COQUILLE, OREGON - Drive by a hospital and you may not think much about it. A place where some people come into the world, a place from which others leave it. In between now and them, there may not seem much reason to give the hospital a second thought.
Until, of course, you need one. Even in the 21st century, lots of people live in towns that don't have hospitals. When their child has a fever that won't break, their wife a baby that's due, their grandmother a breath that won't come, they have to travel to a town that does.
Like Coquille, population 4,200 and the seat of Coos County in southwest Oregon. It’s home to Coquille Valley Hospital.
With 25 beds, it’s a long way from being the world’s largest hospital. A very long way.
But, since it opened its doors in 1970, it’s been critical to the health of the more than 13,000 people who live and work and raise their families in the Coquille Valley. Just ask the more than 4,500 folks who go to its emergency room every year. Or the 18,000 who visit as outpatients. Or the 700 who are admitted for overnight stays. Or the beaming parents of the 40 or so babies born there each year.
After 40 years of helping and healing, the hospital was beginning to show some wear and tear and was outgrowing its space. The bricks and mortar just couldn’t keep up with the acquisitions of and advances in medical technology.
So, in what its chief executive officer Dennis Zielinski told KCBY-TV was a "labor of love," the hospital embarked on a $26.5 million project to build a 3-story, 60,000 square-foot hospital replacement next to the current building. The "new" Coquille Valley Hospital will have 18 private rooms, two surgical suites, a pharmacy and laboratory facilities. Ground was broken in October 2010 with completion expected in the spring of 2012.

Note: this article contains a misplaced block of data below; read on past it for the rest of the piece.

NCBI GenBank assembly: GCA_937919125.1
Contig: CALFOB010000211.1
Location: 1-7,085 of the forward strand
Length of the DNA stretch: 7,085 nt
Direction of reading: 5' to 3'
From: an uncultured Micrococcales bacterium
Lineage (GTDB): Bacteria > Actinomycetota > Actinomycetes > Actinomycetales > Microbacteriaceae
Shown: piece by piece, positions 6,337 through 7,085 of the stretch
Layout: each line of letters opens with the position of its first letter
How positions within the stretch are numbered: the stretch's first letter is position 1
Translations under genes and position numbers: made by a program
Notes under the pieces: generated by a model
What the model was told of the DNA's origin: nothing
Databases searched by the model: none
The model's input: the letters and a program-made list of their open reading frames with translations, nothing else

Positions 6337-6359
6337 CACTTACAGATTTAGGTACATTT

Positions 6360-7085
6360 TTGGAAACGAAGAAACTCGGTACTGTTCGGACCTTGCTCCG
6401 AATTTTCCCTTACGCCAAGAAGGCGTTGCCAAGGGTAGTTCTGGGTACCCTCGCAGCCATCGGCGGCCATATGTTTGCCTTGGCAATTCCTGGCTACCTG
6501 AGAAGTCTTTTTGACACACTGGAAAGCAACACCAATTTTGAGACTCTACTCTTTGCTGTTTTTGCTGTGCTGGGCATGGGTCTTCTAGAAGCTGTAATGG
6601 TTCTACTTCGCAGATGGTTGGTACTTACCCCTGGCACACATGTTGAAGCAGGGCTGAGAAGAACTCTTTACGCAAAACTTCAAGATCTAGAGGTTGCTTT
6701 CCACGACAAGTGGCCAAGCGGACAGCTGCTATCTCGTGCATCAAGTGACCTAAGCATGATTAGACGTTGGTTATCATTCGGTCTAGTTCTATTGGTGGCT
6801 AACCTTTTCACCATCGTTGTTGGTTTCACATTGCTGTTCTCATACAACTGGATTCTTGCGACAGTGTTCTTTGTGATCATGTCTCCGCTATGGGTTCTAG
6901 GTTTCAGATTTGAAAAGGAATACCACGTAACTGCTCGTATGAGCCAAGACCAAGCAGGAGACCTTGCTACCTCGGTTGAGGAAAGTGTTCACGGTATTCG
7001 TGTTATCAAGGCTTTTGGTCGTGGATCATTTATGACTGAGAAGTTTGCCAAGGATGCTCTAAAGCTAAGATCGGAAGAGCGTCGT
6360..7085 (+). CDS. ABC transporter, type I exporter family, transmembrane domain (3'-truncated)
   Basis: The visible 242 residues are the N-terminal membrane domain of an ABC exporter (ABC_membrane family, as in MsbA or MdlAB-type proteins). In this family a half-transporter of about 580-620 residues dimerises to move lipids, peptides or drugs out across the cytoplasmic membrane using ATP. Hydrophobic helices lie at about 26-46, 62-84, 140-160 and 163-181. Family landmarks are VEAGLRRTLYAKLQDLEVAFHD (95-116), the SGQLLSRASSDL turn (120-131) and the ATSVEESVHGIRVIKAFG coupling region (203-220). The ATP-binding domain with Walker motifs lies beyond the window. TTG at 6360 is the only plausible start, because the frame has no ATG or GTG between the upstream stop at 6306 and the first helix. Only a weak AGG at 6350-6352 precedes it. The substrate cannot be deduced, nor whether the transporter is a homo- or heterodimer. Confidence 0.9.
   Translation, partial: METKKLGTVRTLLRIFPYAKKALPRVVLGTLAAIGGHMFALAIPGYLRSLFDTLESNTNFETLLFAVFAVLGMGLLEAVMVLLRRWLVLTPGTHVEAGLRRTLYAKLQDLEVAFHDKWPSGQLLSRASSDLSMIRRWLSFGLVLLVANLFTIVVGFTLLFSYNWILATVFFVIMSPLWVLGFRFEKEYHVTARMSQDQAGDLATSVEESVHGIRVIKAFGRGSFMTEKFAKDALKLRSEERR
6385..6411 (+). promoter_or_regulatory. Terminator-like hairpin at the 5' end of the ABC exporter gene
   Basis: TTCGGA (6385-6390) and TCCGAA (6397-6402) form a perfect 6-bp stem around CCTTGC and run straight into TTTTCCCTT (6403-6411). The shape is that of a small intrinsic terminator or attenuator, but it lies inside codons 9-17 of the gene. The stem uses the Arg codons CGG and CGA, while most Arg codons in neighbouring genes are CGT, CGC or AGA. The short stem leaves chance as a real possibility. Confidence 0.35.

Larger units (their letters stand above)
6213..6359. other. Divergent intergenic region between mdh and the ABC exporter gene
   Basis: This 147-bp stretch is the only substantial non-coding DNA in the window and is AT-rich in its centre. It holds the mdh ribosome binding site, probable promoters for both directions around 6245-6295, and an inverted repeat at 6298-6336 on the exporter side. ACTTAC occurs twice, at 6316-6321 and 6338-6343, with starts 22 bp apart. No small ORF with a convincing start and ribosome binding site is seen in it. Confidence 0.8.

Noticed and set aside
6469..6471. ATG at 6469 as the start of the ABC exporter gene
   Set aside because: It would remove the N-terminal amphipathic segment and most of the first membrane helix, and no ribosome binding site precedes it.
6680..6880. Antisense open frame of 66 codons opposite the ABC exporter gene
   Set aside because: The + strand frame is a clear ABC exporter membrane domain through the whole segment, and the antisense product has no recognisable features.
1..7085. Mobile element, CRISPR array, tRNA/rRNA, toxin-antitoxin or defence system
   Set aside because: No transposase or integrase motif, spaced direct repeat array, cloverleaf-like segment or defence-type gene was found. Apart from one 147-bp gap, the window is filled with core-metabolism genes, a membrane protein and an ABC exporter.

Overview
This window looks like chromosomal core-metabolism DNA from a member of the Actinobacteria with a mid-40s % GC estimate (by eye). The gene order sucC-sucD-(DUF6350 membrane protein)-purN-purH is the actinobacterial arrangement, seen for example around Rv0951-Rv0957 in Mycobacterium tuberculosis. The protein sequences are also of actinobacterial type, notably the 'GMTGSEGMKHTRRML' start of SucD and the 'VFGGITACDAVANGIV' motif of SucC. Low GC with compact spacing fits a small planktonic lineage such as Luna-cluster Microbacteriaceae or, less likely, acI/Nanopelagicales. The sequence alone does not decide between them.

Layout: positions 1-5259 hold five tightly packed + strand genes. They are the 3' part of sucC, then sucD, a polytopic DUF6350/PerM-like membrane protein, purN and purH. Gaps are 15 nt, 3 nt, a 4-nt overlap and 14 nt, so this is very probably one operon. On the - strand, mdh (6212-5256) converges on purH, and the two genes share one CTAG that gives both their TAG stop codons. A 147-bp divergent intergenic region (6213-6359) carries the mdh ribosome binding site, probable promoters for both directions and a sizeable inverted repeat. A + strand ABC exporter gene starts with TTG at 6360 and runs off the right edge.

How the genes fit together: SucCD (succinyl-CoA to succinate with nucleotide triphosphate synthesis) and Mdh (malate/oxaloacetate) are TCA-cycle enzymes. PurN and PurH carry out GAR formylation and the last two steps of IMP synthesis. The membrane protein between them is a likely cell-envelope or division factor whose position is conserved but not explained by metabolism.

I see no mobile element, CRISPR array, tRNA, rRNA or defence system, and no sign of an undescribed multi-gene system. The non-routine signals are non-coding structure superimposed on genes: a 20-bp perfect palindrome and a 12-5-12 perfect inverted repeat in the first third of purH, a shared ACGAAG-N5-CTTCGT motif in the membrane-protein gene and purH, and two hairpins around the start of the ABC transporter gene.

Construction is being financed by the AFL-CIO Housing Investment Trust using Build America Bonds provided under the American Recovery and Reinvestment Act. The mortgage is insured by the Federal Housing Administration, a part of HUD, under its Section 242 Hospital Mortgage Insurance Program which, since 1996, has supported the expansion and modernization of almost 400 hospitals nationwide to, explained former FHA Commissioner David Stevens, "expand access to medical care" and to contribute to "the financial well-being of the communities by creating jobs to stimulate local economies."
And, in fact, there’s little question about the boost this project will provide in the Coquille Valley. The 18-month construction project alone is expected to create 60 full-time jobs in the area - great news in a time and an economy where skilled craftsman have a hard time finding work – and pump more than $55 million into the economy. Once completed, FHA estimates the project will support 125 full-time equivalent positions, generating another $9 million a year in economic benefits. And, thanks to the affordability of FHA mortgage insurance, the hospital itself is should save some $1.5 million in interest costs over the life of the loan.
So, the next time you drive past a hospital, maybe you ought to give it a second thought. After all, what’s true in Coquille is true for FHA-insured hospitals across the country – they not only contribute to the physical well-being of the people who use them, but also to the economic well-being of the community that they call home.
|Content Archived: December 23, 2013|